St. Peter’s Fish

Rev. David Bast Uncategorized

READ : Matthew 17:22-27

Has Jesus Christ set you free? What from? What for? Christians have been set free from keeping the law as a means of earning salvation. But the crucial question is whether we use our freedom for self indulgence, or to help and serve others.


In his 1520 treatise on The Freedom of the Christian, Martin Luther wrote these famous words: “A Christian is the most free lord of all, and subject to none; a Christian is the most dutiful servant of all, and subject to everyone.” In making these contradictory-sounding statements Luther was describing a basic principle of Christian freedom. He was also faithfully reproducing the teaching of Jesus.

On the Way to the Cross

One of the places this teaching occurs is in the context of an odd little story near the end of Matthew 17. Jesus has just reminded his disciples yet again about what awaits him shortly in Jerusalem.

As they were gathering in Galilee, Jesus said to them, “The Son of Man is about to be delivered into the hands of men, and they will kill him, and he will be raised on the third day.” And they were greatly distressed. (vv. 22-23)

This is the second time now that Jesus explicitly warns his disciples that he is going to be betrayed and executed, and then raised again from the dead. He will warn them yet a third time as they draw near to the city. And the disciples are disturbed by this sober talk – “they were greatly distressed,” reports Matthew – but it doesn’t really seem to sink in. Despite Jesus’ repeated attempts to prepare the disciples for what lies ahead, they will go on arguing about which of them is the greatest. They’ll still be caught off-guard by his arrest and crucifixion. Their faith and courage will crumble. Nor will they be looking for his resurrection on the third day, even though he told them clearly that it was going to happen.

Meanwhile, life goes on. As Jesus and his disciples enter their home city, Capernaum, the church deacons approach Peter to buttonhole him for the annual congregational fund drive. At least, that’s how we might think of it in our terms. Here’s the story.

When they came to Capernaum, the collectors of the two-drachma tax went up to Peter and said, “Does your teacher not pay the tax?” He said, “Yes.” And when he came into the house, Jesus spoke to him first, saying, “What do you think, Simon? From whom do kings of the earth take toll or tax? From their sons or from others?” And when he said, “From others,” Jesus said to him, “Then the sons are free. However, not to give offense to them, go to the sea and cast a hook and take up the first fish that comes, and when you open its mouth you will find a shekel. Take that and give it to them for me and for yourself.” (vv. 24-27)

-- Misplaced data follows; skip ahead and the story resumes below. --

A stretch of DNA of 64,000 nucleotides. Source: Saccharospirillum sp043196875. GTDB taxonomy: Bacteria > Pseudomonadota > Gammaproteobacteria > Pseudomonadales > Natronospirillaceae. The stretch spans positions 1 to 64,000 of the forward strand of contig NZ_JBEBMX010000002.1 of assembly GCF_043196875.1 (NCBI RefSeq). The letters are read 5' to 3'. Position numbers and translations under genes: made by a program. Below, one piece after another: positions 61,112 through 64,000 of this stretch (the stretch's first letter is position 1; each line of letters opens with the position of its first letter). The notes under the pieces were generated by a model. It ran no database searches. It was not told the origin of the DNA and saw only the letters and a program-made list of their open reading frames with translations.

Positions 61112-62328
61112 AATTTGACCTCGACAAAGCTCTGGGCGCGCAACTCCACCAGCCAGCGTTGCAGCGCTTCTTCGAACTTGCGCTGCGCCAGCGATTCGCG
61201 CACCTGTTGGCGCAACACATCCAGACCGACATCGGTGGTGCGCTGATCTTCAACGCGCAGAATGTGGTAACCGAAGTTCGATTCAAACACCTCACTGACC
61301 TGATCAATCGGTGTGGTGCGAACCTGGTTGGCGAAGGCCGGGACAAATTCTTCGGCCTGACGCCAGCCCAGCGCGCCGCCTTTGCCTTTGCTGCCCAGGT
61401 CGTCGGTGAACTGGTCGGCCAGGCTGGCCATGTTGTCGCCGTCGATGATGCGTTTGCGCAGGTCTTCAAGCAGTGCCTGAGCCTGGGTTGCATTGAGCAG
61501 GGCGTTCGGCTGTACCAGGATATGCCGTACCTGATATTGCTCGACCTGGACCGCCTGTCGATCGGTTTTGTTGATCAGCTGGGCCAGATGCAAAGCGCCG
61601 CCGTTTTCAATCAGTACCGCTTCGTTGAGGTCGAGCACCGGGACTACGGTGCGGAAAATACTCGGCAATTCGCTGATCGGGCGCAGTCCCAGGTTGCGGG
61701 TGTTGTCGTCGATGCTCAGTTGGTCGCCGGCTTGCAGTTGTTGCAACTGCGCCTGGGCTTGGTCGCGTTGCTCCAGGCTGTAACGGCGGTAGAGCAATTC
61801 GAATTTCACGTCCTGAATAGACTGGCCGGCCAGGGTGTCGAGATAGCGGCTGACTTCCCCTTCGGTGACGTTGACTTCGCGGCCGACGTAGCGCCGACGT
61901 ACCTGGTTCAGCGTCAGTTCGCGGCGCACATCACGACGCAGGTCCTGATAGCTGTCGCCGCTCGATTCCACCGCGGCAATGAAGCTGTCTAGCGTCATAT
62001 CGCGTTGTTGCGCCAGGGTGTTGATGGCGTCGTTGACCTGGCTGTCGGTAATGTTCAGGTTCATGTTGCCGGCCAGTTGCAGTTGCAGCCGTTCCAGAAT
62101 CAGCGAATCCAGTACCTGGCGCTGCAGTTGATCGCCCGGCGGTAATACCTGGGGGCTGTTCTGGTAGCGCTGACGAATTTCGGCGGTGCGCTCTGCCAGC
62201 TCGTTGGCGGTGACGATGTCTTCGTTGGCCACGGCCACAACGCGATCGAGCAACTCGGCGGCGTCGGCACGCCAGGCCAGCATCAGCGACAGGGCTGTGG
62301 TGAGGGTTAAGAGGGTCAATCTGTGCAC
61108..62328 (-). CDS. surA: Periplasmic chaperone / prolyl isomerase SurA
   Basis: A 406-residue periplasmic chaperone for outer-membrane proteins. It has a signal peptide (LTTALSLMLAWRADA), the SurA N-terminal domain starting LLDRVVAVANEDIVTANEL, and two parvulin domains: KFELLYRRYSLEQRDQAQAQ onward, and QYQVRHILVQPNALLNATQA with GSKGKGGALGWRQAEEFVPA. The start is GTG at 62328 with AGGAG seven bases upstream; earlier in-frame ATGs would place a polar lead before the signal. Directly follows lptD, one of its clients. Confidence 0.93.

The Temple Tax

That’s the story of St. Peter’s fish. Actually, I believe there is a real fish with that name because of this story. But perhaps a little background is in order here for us to understand what Jesus is talking about.

The tax that Peter was asked about was not a civil tax but a religious one. It was for maintaining the religious offerings at the Temple in Jerusalem, not for paying the costs of the Roman government. In Jesus’ day every male Jew above the age of twenty was expected to contribute two drachmas, which equaled half a shekel, every year to provide for the regular daily sacrifices at the Temple. To pay this tax was the mark of a devout Jew; to withhold it was the act of an irreligious man.

So when the tax collectors come up to Peter and ask him whether or not Jesus pays it, Peter answers that of course he does. Jesus may have shaken up the religious establishment from time to time with both his words and his actions, he may have challenged some of their traditions and opinions, but he was also unquestionably devout. He kept the law.

Now when Peter goes inside to tell Jesus about this encounter, Jesus takes the opportunity to teach an important lesson. He starts with a question: “Tell me, Peter, from whom do kings collect their taxes, from their own sons, or from others?” “Why, from others, of course,” Peter answers. “Taxes and tolls aren’t paid by the king’s own children, only his subjects have to do that. Just so.” And Jesus goes on to say, “Then the sons are free.” That is the key statement here. This is the first part of the lesson Jesus wants to teach: the king’s children are free from having to pay tax.

But who are the children of the king? Why, the disciples; we are the children of the king! We’re all God’s sons and daughters through faith in Christ. We are children of promise, as the apostle says in Galatians (4:21-31). And as such, we are free – free from the law’s religious demands, free from ceremonial requirements, free from the need for Temple sacrifices any more. The whole old system is going, going, gone, because Jesus has come to fulfil it all, by offering the sacrifice of his own body.